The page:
A Positive Theory of the Attorney-Client Privilege and the Work Product Doctrine

41 Pages Posted: 30 Mar 2017

See all articles by Ronald J. Allen

Ronald J. Allen

Northwestern University Law School

Mark F. Grady

University of California, Los Angeles (UCLA) - School of Law

Daniel D. Polsby

George Mason University School of Law

Michael Yashko

Independent

Date Written: March 25, 1990

Abstract

This article proposes a positive theory that explains the confidentiality rules. Our argument is that the attorney-client privilege and the work product doctrine offer two perspectives of a larger goal of increasing the amount of information about disputes that is available to courts and to work against the disincentives to the production of that information which would otherwise exist.

Keywords: confidentiality, attorney-client privilege, ethics

JEL Classification: K49

Suggested Citation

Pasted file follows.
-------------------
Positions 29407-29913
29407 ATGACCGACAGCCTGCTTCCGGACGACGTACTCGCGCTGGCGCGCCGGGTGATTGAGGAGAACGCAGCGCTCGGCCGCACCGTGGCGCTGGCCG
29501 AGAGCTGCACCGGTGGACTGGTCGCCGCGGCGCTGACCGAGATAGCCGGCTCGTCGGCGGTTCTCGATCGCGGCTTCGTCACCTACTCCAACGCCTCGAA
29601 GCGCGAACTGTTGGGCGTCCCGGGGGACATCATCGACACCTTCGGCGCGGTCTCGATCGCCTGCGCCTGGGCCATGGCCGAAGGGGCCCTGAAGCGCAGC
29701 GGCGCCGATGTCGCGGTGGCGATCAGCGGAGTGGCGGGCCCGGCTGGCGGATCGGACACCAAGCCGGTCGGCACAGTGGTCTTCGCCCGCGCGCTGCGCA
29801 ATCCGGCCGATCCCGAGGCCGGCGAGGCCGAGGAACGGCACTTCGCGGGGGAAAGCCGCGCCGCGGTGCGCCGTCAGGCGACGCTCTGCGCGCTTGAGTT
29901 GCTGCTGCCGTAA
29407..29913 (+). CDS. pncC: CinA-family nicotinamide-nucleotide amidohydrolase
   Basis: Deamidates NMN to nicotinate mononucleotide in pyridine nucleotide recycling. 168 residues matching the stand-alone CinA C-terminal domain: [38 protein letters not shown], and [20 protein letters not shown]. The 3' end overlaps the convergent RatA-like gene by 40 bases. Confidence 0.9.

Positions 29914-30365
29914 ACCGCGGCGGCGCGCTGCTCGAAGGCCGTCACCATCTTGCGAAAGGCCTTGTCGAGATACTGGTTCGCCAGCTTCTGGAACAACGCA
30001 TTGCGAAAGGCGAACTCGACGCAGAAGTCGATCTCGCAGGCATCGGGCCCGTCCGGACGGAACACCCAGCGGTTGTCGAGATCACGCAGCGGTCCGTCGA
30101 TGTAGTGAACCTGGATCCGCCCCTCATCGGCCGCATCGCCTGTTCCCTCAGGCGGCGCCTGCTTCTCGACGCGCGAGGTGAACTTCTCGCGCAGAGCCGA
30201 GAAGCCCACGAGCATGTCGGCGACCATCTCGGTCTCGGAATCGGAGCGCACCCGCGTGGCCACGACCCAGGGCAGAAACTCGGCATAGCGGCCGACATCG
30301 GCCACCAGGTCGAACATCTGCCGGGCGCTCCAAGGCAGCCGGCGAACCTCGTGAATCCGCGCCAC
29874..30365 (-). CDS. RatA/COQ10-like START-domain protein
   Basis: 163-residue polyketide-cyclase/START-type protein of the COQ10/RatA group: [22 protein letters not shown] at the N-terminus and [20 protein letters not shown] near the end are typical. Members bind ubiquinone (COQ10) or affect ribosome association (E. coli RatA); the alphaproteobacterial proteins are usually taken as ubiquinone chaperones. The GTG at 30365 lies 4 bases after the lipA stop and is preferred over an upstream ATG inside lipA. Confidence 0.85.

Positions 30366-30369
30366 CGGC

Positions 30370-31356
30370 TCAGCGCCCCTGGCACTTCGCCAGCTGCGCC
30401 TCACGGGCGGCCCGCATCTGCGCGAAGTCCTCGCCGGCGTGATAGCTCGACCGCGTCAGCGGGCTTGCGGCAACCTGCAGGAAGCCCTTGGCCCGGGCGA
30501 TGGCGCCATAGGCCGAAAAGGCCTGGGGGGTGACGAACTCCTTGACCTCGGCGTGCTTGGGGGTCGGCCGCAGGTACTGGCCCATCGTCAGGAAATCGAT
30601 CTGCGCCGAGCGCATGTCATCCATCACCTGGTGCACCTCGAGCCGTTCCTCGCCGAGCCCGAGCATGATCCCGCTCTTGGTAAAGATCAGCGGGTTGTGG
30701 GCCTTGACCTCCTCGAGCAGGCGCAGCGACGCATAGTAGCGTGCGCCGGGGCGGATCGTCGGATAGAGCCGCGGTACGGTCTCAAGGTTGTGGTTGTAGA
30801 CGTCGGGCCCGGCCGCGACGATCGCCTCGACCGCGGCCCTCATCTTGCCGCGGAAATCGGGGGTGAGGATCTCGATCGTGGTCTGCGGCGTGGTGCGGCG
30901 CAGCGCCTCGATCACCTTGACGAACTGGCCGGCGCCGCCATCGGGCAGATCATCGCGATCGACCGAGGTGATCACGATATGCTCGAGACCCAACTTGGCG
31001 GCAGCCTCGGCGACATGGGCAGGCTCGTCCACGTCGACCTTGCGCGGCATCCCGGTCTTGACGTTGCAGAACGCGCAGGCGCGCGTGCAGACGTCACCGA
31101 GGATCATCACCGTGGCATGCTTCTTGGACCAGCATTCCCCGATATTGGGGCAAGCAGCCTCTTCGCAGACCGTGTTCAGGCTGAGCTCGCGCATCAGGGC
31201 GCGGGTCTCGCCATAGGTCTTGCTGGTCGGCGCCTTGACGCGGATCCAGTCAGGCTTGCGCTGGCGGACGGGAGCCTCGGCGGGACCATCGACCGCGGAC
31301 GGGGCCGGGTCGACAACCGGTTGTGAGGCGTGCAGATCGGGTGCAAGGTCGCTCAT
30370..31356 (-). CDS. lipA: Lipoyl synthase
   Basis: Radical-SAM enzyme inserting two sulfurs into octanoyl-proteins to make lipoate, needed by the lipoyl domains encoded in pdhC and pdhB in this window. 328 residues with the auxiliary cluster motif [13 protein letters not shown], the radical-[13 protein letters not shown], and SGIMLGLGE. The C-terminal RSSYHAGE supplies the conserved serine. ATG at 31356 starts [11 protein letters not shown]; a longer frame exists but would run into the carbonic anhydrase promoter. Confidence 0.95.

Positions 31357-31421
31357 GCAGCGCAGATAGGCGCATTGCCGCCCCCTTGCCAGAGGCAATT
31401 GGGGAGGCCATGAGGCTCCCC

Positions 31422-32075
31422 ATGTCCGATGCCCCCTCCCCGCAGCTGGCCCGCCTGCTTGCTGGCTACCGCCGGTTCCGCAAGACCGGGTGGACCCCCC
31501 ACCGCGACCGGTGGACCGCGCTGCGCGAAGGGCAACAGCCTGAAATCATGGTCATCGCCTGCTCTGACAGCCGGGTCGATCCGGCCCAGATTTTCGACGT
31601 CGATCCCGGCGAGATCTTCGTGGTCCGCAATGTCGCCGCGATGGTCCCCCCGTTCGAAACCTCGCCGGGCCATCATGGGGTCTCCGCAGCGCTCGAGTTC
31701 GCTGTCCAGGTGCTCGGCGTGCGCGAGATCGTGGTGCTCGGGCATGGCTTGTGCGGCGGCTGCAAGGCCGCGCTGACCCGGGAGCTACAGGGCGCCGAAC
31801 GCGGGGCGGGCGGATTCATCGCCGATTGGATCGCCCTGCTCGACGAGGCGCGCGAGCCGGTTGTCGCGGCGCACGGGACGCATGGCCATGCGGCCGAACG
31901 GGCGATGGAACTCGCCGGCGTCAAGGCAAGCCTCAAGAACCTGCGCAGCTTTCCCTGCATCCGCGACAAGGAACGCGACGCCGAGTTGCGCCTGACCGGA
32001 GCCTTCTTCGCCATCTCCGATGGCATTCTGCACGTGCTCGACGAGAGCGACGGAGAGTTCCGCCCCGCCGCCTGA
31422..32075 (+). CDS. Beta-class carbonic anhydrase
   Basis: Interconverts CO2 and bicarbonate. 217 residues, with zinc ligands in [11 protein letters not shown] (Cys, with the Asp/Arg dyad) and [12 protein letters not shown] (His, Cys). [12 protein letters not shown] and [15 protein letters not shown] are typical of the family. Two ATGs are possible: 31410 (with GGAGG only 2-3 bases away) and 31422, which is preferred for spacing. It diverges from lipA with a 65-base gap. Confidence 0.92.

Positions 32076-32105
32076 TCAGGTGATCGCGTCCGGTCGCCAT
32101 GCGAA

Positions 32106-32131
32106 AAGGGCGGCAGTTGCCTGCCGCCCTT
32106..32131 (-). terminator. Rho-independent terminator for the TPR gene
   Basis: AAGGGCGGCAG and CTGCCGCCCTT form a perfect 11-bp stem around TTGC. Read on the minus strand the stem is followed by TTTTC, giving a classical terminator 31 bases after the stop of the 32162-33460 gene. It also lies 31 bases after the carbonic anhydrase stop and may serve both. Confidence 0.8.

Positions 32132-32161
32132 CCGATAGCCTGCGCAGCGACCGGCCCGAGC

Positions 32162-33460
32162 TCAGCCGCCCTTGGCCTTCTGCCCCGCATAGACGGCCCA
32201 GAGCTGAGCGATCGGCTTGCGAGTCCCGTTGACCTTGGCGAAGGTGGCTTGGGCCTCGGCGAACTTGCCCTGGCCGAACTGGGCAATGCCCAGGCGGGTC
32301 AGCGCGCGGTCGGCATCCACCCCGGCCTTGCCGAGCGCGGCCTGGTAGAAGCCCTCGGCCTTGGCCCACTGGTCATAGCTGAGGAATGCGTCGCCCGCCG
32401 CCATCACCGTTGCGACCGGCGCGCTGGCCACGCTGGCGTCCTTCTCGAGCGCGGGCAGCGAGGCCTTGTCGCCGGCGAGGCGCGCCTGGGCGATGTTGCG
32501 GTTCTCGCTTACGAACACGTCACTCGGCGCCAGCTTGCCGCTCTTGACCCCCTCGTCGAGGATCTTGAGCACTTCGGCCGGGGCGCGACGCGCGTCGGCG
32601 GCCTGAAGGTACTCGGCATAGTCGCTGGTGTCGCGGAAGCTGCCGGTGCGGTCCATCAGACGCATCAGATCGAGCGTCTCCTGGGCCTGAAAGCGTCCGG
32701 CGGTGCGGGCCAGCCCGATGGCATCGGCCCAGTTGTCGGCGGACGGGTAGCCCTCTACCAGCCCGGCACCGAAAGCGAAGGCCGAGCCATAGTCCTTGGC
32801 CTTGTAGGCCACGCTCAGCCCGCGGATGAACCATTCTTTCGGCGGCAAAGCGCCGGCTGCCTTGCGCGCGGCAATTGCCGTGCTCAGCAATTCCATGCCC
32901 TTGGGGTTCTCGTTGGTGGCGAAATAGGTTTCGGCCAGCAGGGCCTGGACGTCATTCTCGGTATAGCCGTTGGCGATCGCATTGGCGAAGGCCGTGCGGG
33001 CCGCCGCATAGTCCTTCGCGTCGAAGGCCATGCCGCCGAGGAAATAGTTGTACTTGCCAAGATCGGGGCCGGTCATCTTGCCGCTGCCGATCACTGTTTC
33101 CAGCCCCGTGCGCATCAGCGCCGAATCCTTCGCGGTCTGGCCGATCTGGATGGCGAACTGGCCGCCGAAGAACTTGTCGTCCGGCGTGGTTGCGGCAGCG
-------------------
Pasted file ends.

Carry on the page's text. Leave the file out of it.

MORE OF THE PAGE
Allen, Ronald Jay and Grady, Mark F. and Polsby, Daniel D. and Yashko, Michael, A Positive Theory of the Attorney-Client Privilege and the Work Product Doctrine (March 25, 1990). Journal of Legal Studies, Vol. 19, No. 359, 1990. Available at SSRN: https://ssrn.com/abstract=2940737

Ronald Jay Allen

Northwestern University Law School ( email )

375 E. Chicago Ave
Chicago, IL 60611
United States
312-503-8372 (Phone)
312-503-2035 (Fax)

Mark F. Grady

University of California, Los Angeles (UCLA) - School of Law ( email )

385 Charles E. Young Dr. East
Room 1242
Los Angeles, CA 90095-1476
United States
310-206-1856 (Phone)

Daniel D. Polsby (Contact Author)

George Mason University School of Law ( email )

3301 Fairfax Drive
Arlington, VA 22201
United States

Michael Yashko

Independent

No Address Available

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